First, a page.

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Lisburn stroke survivor wins Art accolade at Northern Ireland Life After Stroke Awards

Press Release   •   May 14, 2014 09:52 BST

58 year old Hilary Palmer from Lisburn received the Award for Creative Arts at the recent Northern Ireland Life After Stroke Awards which took place in the Stormont Hotel, Belfast as part of Action on Stroke month.

Health Minister Edwin Poots, Government and Health representatives honoured the achievements of stroke survivors, their carers and supporters at the event. Local celebrities also attended including event host and Northern Ireland Stroke Association patron, BBC’s Noel Thompson, Belfast Citybeat Radio presenter Sara Neill and acclaimed artist Paul Bell.

Tom Richardson, Northern Ireland Director, Stroke Association comments;

“Hilary had a stroke at the age of 37 which left her with communication and mobility problems. Now a resident at Ballymacross House in Lisburn, Hilary attends Thompson House Hospital where she took great interest in the art and pottery room. Developing a natural flair for pottery and painting, she has even had her work publicly showcased and sold some at exhibitions. Hilary is a very chatty, sociable lady and has developed great confidence in herself and her abilities over the years. She regularly goes on outings to local art galleries and has even visited galleries in Paris and Nice. The art room in Thompson House has given Hilary a new lease of life and rather than let her stroke diminish her life, she has found a talent that she didn’t realise she had.”

The winners this year ranged from 28 year old Kate Gorman who, despite having a stroke at the age of 19, is now an active Stroke Association volunteer, to the amazing efforts of stroke survivor Raymond Kelly and his friends who raised thousands of pounds through the fantastic 575 Challenge, cycling 500 miles and climbing 7 mountain peaks in just 5 days!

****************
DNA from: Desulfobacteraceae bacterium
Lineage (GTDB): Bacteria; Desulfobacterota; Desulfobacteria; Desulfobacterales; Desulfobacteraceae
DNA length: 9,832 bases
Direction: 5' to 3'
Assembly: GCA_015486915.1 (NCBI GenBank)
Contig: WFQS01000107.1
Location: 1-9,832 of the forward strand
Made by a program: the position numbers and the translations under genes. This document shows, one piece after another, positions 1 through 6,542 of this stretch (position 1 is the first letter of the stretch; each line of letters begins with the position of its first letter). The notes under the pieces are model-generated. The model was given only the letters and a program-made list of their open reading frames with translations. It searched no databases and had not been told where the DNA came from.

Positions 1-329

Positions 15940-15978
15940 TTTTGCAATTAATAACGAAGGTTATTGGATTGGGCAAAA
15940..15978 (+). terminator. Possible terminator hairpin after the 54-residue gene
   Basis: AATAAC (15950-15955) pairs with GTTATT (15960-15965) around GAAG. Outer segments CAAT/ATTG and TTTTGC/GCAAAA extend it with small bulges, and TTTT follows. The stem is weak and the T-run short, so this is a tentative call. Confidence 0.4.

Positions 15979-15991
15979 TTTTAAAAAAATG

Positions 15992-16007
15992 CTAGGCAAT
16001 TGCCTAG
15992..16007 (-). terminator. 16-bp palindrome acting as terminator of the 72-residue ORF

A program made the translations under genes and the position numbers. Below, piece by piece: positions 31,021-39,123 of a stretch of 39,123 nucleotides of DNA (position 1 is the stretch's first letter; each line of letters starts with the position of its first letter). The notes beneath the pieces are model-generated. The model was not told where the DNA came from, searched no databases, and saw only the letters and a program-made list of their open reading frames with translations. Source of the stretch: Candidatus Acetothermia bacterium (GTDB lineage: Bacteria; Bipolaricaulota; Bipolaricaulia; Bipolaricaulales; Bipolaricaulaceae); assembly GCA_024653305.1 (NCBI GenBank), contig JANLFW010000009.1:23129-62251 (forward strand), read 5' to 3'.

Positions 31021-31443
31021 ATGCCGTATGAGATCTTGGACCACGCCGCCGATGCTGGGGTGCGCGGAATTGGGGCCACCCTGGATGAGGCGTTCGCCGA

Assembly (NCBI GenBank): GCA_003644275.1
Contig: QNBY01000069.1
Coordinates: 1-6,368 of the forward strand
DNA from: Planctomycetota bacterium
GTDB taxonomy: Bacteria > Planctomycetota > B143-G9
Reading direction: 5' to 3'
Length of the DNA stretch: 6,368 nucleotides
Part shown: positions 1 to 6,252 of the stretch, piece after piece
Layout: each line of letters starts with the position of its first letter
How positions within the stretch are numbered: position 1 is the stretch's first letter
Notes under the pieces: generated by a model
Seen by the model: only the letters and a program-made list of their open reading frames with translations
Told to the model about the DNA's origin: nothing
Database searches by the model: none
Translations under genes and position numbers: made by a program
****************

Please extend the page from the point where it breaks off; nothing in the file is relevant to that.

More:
A total of eight Awards were handed out at the event in what proved to be an inspiring and emotional evening for both winners and guests alike.

Health Minister Edwin Poots said; “The Stroke Association’s Life After Stroke Awards showcase examples of the great work that goes on every day to help alleviate the challenges faced by stroke sufferers and their families. They acknowledge the bravery and commitment of people who have been affected by, or who have had a stroke. Recognising those who have had to overcome personal challenges following a stroke and those who have provided the support frameworks, which do so much to help stroke sufferers maximise their rehabilitation and recovery. ”

Tom Richardson adds; “Around 34,000 people across Northern Ireland are currently living with the effects of stroke and each one is an inspiration to us all. May is Action on Stroke Month which focuses this year on raising awareness of mini-strokes or TIAs throughout Northern Ireland.  The Life After Stroke Awards is such a significant event for us as it not only highlights how stroke can affect anyone at any age, but also the impact stroke can have on families and carers.”

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A stroke is a brain attack which happens when the blood supply to the brain is cut off, caused by a clot or bleeding in the brain. There are around 152,000 strokes in the UK every year and it is the leading cause of severe adult disability. There are over 1.2 million people in the UK living with the effects of stroke.  
Stroke Association is a charity. We believe in life after stroke and we’re leading a community of people to change the world for people affected by stroke.  We work directly with stroke survivors and their families and carers, with health and social care professionals and with scientists and researchers. We campaign to improve stroke care and support people to make the best recovery they can. We fund research to develop new treatments and ways of preventing stroke. The Stroke Helpline (0303 303 3100) provides information and support on stroke. More information can be found at